Lymph nodes (or Lymph gland) are small lumps of tissue that contain white blood cells, which fight infection. They filter lymph fluid, which is composed of fluid and waste products from our body tissues. Lymph nodes are major sites of B and T lymphocytes, and other white blood cells. Lymph nodes also help activate our immune system if we have an infection. They also play an important role in cancer diagnosis, treatment and prognosis.
Lymph nodes are traditionally regarded as having three compartments, the cortex, paracortex and medulla. B and T cells home to separate areas within these compartments, interact with antigen presenting cells, and undergo clonal expansion.
In the lymphatic system the lymph node is a secondary lymphoid organ. A lymph node is enclosed in a fibrous capsule and is made up of an outer cortex and an inner medulla. Lymph nodes are located throughout our body, including our neck, armpits, groin, around our gut, and between our lungs. Lymph nodes drain lymph fluid from nearby organs or areas of our body.
Lymph nodes consist of multiple lymphoid lobules surrounded by lymph-filled sinuses and enclosed by a capsule. The complex three dimensional lobules and their surrounding sinuses present a variety of appearances in tissue sections depending on the plane of section.
Structure and Functions of Lymph Node
As part of the lymphatic system, lymph nodes serve as filters for the blood, providing specialized tissues where foreign antigens can be trapped and exposed to cells of the immune system for destruction. They are typically found concentrated near junctions of the major lymphatic vessels, most prominently in the neck, groin, and armpits.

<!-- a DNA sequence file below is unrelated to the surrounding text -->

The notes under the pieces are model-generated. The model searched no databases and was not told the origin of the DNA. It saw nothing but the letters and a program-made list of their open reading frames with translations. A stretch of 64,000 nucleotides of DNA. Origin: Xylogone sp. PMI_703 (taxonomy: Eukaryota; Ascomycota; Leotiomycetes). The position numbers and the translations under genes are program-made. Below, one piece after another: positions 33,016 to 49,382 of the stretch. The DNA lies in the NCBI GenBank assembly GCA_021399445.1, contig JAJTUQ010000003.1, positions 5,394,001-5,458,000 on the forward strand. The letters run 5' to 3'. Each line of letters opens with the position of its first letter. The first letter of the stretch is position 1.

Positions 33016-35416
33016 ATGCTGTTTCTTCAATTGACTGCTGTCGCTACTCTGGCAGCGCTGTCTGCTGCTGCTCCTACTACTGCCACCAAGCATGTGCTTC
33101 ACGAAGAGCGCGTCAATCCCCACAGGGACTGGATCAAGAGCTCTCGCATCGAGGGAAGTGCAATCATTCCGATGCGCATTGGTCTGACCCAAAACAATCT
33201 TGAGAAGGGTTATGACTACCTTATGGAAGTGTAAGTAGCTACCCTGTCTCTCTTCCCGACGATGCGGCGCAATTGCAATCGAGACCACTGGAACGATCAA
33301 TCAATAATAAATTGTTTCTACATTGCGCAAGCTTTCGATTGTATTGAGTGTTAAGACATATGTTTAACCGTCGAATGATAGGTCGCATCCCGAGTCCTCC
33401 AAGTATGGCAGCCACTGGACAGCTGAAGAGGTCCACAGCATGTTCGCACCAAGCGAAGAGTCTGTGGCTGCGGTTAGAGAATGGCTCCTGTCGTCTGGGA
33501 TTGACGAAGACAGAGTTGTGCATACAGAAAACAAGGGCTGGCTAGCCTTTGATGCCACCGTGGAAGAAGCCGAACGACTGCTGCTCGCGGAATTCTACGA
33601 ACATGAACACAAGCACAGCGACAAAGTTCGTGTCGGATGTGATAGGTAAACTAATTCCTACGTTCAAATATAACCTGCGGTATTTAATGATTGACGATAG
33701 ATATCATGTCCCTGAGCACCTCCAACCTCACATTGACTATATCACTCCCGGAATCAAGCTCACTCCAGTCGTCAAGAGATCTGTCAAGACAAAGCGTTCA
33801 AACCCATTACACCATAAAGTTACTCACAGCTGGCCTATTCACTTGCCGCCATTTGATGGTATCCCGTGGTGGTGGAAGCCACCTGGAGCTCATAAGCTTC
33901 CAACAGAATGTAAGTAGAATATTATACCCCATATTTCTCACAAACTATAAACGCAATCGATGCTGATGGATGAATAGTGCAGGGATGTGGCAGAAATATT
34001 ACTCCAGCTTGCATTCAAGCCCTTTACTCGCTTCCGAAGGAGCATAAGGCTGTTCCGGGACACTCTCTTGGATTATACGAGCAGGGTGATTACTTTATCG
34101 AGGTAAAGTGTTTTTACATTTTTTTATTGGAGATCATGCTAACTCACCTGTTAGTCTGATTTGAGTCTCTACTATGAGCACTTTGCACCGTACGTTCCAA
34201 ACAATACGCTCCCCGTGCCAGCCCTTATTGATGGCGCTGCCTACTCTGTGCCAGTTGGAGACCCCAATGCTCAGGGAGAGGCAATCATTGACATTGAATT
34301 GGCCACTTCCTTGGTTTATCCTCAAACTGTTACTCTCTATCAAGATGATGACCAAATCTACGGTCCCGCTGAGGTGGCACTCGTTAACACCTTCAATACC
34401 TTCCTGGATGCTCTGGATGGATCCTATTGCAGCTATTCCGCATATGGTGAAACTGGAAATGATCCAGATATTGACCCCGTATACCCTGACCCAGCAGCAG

Lymph nodes are kidney or oval shaped and range in size from a few millimeters to about 1–2 cm long. Each lymph node is surrounded by a fibrous capsule, which extends inside the lymph node to form trabeculae. The substance of the lymph node is divided into the outer cortex and the inner medulla. The cortex is continuous around the medulla except where the medulla comes into direct contact with the hilum.
Each lymph node is divided into two general regions, the capsule and the cortex. The capsule is an outer layer of connective tissue. Underlying the capsule is the cortex, a region containing mostly inactivated B and T lymphocytes plus numerous accessory cells such as dendritic cells and macrophages. Cells enter the lymph node through two primary routes. Lymph and its associated cells enter through the afferent lymphatic vessels, which drain into each node through its convex surface. These vessels may drain directly from the lymphatic capillaries, or they may be connected to a previous node.
Lymph enters the convex side of the lymph node through multiple afferent lymphatic vessels, and flows through spaces called sinuses. A lymph sinus which includes the subcapsular sinus, is a channel within the node, lined by endothelial cells along with fibroblastic reticular cells and this allows for the smooth flow of lymph through them.The endothelium of the subcapsular sinus is continuous with that of the afferent lymph vessel and is also with that of the similar sinuses flanking the trabeculae and within the cortex. All of these sinuses drain the filtered lymphatic fluid into the medullary sinuses, from where the lymph flows into the efferent lymph vessels to exit the node at the hilum on the concave side.
1) Capsule; 2) Subcapsular sinus; 3) Germinal centre; 4) Lymphoid nodule; 5) Trabeculae
The primary function of lymph nodes is the filtering of lymph to identify and fight infection. In order to do this, lymph nodes contain lymphocytes, a type of white blood cell, which includes B cells and T cells. These circulate through the bloodstream and enter and reside in lymph nodes.
The central role played by lymph nodes in filtering microorganisms and other undesired substances from the blood is critical to the functioning of the immune system but also makes lymph nodes vulnerable to cancer. As cancerous cells spread by metastasis, they can become trapped and concentrated in lymph nodes, where they proliferate. Virtually all cancers have the potential of spreading to lymph nodes, a condition that greatly complicates treatment. In most cases surgery alone will not remove the cancer from the nodes, and therefore postoperative radiation or chemotherapy is required.